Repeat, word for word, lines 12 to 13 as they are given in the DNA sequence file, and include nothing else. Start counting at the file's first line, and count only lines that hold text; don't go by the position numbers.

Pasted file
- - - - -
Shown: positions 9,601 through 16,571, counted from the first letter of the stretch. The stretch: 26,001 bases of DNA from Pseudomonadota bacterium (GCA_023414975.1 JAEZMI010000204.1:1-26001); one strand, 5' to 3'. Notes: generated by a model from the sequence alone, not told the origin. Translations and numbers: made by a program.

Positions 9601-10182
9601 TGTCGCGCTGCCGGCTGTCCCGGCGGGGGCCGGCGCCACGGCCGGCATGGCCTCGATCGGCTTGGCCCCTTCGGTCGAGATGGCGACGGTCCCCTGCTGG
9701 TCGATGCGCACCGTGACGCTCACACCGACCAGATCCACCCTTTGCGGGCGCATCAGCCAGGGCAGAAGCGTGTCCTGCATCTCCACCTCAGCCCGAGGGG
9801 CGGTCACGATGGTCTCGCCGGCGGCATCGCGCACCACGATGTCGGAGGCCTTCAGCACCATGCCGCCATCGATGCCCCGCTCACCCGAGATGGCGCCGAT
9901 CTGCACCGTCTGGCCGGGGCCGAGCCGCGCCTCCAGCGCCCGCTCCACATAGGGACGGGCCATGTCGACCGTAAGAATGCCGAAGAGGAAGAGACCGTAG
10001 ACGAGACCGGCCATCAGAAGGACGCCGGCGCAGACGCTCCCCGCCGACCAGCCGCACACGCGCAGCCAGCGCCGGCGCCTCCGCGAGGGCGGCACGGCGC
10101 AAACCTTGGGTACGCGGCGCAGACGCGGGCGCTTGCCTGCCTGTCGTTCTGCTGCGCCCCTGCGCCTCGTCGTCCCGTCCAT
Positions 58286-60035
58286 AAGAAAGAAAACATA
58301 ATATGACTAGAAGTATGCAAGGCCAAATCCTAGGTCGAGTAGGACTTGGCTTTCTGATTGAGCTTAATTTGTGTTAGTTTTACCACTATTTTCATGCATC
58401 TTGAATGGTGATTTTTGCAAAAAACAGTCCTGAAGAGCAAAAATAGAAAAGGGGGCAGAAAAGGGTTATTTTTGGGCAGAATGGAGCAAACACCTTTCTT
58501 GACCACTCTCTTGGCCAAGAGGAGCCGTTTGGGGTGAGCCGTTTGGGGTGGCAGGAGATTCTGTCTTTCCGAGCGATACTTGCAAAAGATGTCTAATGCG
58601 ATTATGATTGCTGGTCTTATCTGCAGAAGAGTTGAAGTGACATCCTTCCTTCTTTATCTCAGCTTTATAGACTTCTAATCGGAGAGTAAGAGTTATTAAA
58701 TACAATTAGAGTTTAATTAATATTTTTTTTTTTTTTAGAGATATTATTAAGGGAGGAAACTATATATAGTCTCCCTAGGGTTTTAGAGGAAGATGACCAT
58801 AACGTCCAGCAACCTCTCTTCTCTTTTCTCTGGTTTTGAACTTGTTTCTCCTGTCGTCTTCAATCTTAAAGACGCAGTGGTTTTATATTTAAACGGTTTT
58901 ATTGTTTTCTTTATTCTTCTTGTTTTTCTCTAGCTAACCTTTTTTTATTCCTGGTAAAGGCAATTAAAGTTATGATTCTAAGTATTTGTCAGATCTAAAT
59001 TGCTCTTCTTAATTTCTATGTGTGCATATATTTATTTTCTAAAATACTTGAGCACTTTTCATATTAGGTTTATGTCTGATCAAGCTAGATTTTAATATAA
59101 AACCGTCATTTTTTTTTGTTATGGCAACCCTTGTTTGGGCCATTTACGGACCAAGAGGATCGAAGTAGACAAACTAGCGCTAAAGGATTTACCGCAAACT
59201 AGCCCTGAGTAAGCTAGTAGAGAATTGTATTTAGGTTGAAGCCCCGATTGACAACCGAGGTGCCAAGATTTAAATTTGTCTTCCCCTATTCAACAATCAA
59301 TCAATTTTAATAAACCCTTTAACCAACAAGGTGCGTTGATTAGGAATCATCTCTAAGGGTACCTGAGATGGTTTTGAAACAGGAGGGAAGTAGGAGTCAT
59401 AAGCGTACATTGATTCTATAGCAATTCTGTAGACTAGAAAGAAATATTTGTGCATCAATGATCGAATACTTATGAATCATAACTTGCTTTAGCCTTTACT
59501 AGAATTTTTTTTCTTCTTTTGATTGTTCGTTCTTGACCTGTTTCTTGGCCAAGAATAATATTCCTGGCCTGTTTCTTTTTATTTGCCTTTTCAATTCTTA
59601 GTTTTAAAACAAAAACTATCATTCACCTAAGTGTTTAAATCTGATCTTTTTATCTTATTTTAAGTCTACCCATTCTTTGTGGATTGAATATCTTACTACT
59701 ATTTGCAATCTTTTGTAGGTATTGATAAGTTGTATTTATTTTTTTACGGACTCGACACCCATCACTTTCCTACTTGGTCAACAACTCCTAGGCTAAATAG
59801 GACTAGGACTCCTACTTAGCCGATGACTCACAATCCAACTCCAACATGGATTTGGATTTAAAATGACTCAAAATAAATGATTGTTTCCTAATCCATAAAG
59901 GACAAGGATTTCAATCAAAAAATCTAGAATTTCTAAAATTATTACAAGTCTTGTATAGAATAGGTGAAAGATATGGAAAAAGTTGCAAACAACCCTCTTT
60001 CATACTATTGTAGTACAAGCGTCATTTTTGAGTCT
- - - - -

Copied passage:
58401 TTGAATGGTGATTTTTGCAAAAAACAGTCCTGAAGAGCAAAAATAGAAAAGGGGGCAGAAAAGGGTTATTTTTGGGCAGAATGGAGCAAACACCTTTCTT
58501 GACCACTCTCTTGGCCAAGAGGAGCCGTTTGGGGTGAGCCGTTTGGGGTGGCAGGAGATTCTGTCTTTCCGAGCGATACTTGCAAAAGATGTCTAATGCG